April 10, 2014

Commuter Troubles

I skipped yesterday's blog, cashing in one of those "day of rest" chips I awarded myself when I learned that I had miscounted the days of Lent and could have been taking Sundays off all along.

It seemed like a good day to rest. Yesterday ended with me Facebook-messaging Sam to come upstairs and turn off the bedroom light so I could go to sleep, because I wasn't sure I could get myself out of bed and complete this simple task. 

It started with the bus.

I've worked in downtown Minneapolis and lived in suburbia for 5 years. It's a 30-60 minute drive, depending on traffic. I do not like to think about how much of my life has been spent commuting.*

I tend to enjoy driving and Minnesota drivers aren't too horrible (until we get to a 4-way stop sign: "No, really, you go first!"), but I have no interest in the risks, costs, or hassles of driving downtown every day. This is my ride:

Or, depending on my route, I might get the little guy:

My bus has reclining seats, WiFi, and a strictly enforced "quiet zone" which lasts most of the trip. I usually have a 2-seat row to myself. The driver dims the lights so we can sleep in the mornings. In the afternoon, I surf Facebook or read novels on my iPad. It's basically a living room on wheels.

In my years of commuting, there have only been a few times when I have cursed my bus.

The first was the morning when I woke up from a sound sleep and realized that I was the only passenger on the bus and none of my surroundings look familiar. I had slept through my stop - and all the others. It was a long walk to my office. In the rain. While uncomfortably pregnant.

Another day, I gratefully arrived in the transit station at the end of a long workday. I stepped into the garage, looking for my car, and did not see it. A moment later, I realized that I had driven downtown that morning and my car was in a parking ramp 20 miles away. As Homer Simpson would say, "D'oh!"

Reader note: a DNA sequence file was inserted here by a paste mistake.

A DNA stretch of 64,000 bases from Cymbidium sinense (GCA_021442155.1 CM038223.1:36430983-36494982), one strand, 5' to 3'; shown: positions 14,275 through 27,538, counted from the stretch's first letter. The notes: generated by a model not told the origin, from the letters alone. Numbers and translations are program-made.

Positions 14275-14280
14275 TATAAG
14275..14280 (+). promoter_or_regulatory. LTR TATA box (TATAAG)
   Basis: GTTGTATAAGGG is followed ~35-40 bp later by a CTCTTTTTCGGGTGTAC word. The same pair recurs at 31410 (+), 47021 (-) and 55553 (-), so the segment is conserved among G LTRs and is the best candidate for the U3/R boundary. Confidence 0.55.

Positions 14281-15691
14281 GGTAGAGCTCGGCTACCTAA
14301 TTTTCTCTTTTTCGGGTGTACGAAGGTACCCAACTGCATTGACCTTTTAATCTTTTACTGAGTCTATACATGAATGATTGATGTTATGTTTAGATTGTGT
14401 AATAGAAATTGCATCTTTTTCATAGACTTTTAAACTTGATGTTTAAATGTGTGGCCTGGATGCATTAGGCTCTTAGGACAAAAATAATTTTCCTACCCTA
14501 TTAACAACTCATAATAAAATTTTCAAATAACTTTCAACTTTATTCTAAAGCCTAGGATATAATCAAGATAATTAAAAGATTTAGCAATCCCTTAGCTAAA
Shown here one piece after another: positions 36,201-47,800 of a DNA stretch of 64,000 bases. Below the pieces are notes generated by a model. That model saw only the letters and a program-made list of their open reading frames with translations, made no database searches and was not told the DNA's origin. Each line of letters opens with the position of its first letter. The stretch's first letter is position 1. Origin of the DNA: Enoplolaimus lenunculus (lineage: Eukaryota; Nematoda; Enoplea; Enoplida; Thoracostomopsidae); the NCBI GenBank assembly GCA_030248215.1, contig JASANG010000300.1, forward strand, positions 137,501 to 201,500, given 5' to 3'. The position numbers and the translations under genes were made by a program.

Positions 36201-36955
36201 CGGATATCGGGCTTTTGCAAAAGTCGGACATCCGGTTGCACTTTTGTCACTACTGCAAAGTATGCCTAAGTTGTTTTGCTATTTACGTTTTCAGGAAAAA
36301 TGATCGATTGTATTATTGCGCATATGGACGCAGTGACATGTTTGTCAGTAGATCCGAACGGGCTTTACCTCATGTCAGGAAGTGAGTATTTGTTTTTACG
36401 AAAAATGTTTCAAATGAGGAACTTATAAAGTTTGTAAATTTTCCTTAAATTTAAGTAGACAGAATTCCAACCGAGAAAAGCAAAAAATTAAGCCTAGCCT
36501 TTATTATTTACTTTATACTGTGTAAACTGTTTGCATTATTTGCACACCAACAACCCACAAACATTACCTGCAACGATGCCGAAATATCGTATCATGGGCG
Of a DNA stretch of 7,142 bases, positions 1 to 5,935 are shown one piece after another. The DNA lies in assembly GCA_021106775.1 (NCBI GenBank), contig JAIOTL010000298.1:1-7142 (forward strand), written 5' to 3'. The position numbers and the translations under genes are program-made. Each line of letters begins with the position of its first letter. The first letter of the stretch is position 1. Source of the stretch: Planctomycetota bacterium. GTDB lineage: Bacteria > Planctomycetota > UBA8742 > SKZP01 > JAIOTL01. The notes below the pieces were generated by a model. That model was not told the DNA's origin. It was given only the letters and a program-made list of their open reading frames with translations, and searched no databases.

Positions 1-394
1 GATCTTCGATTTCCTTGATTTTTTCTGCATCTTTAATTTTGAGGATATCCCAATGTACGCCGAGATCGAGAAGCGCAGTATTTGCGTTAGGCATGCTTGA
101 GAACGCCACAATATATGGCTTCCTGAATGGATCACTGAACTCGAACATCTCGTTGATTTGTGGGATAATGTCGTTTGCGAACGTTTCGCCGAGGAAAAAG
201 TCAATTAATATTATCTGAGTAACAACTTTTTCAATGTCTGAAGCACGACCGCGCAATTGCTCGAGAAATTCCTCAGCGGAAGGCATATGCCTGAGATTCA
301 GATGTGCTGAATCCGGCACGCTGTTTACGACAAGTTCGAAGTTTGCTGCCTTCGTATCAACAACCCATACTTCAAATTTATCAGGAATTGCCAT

Yesterday, I had another commuter mishap. I walked out of the station as the bus was pulling away. I ran after, waving and trying to catch the driver's attention as he pulled away. Do not try to run after buses if you are a clumsy person wearing cute shoes. A moment later, I was on the pavement, my tights ripped, my knees bleeding, my hand sore, my plans of getting to work on time thwarted. Then, the driver stopped the bus. I was glad I couldn't see the faces of the other commuters through the tinted windows. Hopefully they were all too busy playing Candy Crush to notice me sprawled out and sobbing like a child who had fallen off a bike.

I drove home for a change of clothes, first aid from Sam, and a generous dose of empathy from Evie and Felix. They've been there. "You need a Band-Aid!" Felix offered helpfully.

A day later, I'm healing pretty well.

Yes, my slippers have wine glasses on them.

I'm limping, but I can walk. My left hand is still too swollen to wear my wedding ring or my favorite bracelet, but I can type. I am already feeling a lot better than yesterday. I may even be able to turn off my own bedroom light.

*After subtracting for weekends, holidays, vacation, and the occasional work-from-home day, I came up with 1500 hours, or just over 2 months that I have spent commuting to and from my current job.

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